There has been a lot going on lately in our area, and I can’t think of anyone (polar bears not being indigenous to the area) that would even begin to say it was good.
The heavens turned into a sociopathic Good Humor vendor who couldn’t decide between ice and snow, so decided to dump the whole cart on us without even bothering to add any “flavor.” Roads disappeared or blended into ditches with catastrophic result, and fallen trees covered both the roads and the landscape like pine-flavored sprinkles over a “cone” no one ordered.
The ice and consistently below freezing temperatures first helped down power and telephone lines, then hampered the best efforts to restore those services. In fact, the ice that first fell a week ago is still lingering on the trees in my yard.
Car headlights shining through those branches at night might add a surreal and even magical touch to the scene, but the reality is less prosaic; it’s that same ice that is bringing down power lines and trees, leaving my neighbors and yours without heat and a means to escape the iceboxes that used to be their safe havens.
This has been the case for a week now, and during that time I have been in contact with local and state officials and emergency agencies who are all doing their best to deal with what is happening now and will continue to happen when the next wave hits.
I have checked and rechecked my emails for updates and surfed social media to catch any notifications I might have missed. And during all of this, I have noticed something that has played out again and again. This thing is always present, and even if not front and center, its at least hanging around the edges of the assorted notifications, updates, and alerts. That thing, simply put, is this … people in our area care about each other.
I have literally heard the recommendation to “check on your neighbors” 20 times a day. I see notifications for warming centers followed by at least half-dozen private citizens inviting anyone who “needs to get warm” into their homes. I have seen people offering to help with everything from kerosene to generators, and many even offering to cut firewood. People who have water have offered to fill up containers for those whose water has frozen, or have lost it due to a water break. In short, I have seen a whole lot of people trying to be helpful and decent to one another. And right now, honestly, that is the sort of behavior we need.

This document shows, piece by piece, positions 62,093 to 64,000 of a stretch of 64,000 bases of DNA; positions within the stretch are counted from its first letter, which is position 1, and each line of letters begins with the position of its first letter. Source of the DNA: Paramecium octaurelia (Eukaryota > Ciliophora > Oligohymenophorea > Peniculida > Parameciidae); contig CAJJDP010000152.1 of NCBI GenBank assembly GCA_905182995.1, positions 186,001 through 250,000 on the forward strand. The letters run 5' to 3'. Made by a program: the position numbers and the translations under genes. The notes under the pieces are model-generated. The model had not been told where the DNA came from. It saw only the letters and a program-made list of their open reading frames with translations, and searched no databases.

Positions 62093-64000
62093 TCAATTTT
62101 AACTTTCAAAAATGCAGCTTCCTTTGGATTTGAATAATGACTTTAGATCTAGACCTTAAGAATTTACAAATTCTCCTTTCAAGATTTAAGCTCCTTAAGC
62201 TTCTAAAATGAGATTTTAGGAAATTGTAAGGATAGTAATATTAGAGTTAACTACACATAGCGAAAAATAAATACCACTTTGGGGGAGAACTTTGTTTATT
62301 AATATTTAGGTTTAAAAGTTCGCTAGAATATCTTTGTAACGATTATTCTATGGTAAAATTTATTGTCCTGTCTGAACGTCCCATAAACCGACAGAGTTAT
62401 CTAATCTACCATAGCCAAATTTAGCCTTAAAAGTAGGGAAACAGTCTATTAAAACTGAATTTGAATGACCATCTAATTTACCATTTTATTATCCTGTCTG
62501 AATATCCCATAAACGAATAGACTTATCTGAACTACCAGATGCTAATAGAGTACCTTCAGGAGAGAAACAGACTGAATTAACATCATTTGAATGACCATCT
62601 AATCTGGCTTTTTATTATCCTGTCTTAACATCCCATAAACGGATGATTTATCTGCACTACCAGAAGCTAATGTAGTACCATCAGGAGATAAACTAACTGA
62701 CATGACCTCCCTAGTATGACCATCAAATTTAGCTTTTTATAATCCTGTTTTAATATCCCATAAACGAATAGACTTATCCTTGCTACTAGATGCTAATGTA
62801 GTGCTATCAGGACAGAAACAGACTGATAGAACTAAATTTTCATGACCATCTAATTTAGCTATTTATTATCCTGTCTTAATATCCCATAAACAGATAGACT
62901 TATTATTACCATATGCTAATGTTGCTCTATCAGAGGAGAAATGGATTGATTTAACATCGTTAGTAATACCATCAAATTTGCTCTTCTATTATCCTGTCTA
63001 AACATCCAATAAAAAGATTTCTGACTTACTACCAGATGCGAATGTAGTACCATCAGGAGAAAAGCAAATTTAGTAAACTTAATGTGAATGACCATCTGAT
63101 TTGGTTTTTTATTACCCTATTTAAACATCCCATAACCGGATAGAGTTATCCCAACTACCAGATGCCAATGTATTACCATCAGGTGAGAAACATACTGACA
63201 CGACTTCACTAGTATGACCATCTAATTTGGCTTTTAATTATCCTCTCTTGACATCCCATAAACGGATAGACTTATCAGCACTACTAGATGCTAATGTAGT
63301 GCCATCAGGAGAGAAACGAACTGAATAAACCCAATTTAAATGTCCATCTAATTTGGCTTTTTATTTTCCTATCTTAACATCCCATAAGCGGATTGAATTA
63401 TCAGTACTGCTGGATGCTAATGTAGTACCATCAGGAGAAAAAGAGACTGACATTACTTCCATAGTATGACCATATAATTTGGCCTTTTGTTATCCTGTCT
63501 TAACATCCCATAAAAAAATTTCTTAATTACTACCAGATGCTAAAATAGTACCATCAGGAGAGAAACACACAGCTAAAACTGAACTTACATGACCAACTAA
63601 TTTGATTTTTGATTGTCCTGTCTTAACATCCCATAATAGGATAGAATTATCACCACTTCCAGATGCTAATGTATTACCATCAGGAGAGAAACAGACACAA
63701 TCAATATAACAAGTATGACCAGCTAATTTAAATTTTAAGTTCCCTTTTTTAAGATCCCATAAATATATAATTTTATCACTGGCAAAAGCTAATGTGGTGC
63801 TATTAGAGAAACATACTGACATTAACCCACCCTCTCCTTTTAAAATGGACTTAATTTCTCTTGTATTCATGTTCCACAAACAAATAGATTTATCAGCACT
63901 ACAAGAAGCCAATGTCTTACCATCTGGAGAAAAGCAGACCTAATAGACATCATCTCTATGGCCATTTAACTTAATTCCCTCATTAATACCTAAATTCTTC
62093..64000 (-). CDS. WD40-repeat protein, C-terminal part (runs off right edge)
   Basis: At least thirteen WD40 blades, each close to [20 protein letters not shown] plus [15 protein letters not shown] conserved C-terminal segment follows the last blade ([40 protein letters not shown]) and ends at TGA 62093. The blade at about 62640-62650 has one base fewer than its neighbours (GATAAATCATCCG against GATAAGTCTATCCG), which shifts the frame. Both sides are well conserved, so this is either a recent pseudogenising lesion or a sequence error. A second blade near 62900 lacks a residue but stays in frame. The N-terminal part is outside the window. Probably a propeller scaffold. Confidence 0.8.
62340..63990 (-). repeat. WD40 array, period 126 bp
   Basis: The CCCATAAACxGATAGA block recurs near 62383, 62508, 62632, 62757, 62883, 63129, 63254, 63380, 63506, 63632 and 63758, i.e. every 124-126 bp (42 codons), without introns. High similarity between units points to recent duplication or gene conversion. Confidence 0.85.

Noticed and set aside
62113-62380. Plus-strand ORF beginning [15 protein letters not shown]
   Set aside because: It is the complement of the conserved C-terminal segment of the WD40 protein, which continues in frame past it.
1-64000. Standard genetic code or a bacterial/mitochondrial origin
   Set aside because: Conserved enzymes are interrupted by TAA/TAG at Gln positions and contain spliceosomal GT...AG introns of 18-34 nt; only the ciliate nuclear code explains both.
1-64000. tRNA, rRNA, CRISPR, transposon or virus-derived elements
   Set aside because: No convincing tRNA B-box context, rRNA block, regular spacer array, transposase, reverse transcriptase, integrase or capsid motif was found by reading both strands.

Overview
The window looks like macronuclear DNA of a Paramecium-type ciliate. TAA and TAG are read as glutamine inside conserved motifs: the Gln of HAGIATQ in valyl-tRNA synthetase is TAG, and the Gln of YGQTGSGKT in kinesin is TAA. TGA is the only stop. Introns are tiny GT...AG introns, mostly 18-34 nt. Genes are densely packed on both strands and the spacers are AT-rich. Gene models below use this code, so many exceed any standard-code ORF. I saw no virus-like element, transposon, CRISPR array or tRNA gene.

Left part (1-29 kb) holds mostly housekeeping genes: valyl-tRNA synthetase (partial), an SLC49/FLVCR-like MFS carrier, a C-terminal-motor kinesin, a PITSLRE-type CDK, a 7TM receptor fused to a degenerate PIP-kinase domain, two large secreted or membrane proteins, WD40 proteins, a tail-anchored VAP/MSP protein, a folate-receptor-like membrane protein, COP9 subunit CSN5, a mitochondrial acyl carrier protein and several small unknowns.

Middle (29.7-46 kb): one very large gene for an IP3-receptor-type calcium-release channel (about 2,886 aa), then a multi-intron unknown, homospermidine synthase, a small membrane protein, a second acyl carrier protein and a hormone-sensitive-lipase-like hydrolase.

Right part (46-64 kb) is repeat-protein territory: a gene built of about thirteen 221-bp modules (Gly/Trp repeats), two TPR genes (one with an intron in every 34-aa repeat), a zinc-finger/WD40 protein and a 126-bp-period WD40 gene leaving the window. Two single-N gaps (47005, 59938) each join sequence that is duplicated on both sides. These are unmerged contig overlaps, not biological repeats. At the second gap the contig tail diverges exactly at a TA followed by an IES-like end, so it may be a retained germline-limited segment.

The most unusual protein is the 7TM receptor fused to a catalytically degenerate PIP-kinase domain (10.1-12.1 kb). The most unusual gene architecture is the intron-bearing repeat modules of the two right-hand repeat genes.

It would seem, however, that not everyone would agree with that sentiment.
I am one of the area residents who still has power (for which I am grateful), so I was able to brew coffee and continue to check emails and such. Unfortunately, as I was “coming alive,” so to speak, I happened across a story about a social media rant from the mayor of Colorado City, Texas who, after reading said rant, I am certain should never bother to attempt running for office “in these parts.” Here is a brief excerpt from his response to residents of his city being without basic services …
“No one owes you or your family anything; nor is it the local government’s responsibility to support you during trying times like this! Sink or swim, it’s your choice! The City and County, along with power providers or any other service owes you NOTHING! I’m sick and tired of people looking for a damn handout!” -Tim Boyd, (former) Mayor of Colorado City, Texas.
Boyd went on to include things like “If you don’t have electricity, why don’t you just go FIND SOME?” and “Only the strong will survive and the weak will parish (sp).”
These posts have since, of course, been deleted because, well, the (former) mayor is trying to control the spin of the inevitable backlash of such a monumentally asinine and insensitive collection of finger-vomit. And it sort of leaves you wondering if all that ill-considered (and poorly written) bile was generated by the former mayor’s — he resigned rather than facing the music, like a petulant child — inability to grasp the concept of “public service,” or does he actually possess less empathy than a garden-variety stone? Actually, I apologize to stones everywhere for the comparison.
Of course, one man, however highly positioned, does not represent the population of a city or state — thankfully, in this case especially. And given what I have collected and read in interviews and emails over the last week, there is no one anywhere in our area who shares the sentiment of the (former) mayor of Colorado City. No, OUR mayors, judge-executives, and emergency personnel are actually concerned with our welfare. They are spending time, effort, money, and every resource available to make certain that the weak Do Not perish (the word you were looking for, former mayor), and that anyone’s “strength” becomes everyone’s strength — which is how society is supposed to work.
FYI, if the lights are on at my house, then the coffee is brewing, and I am always good for a cup or two. But then again, that’s true for everyone else in our area, too.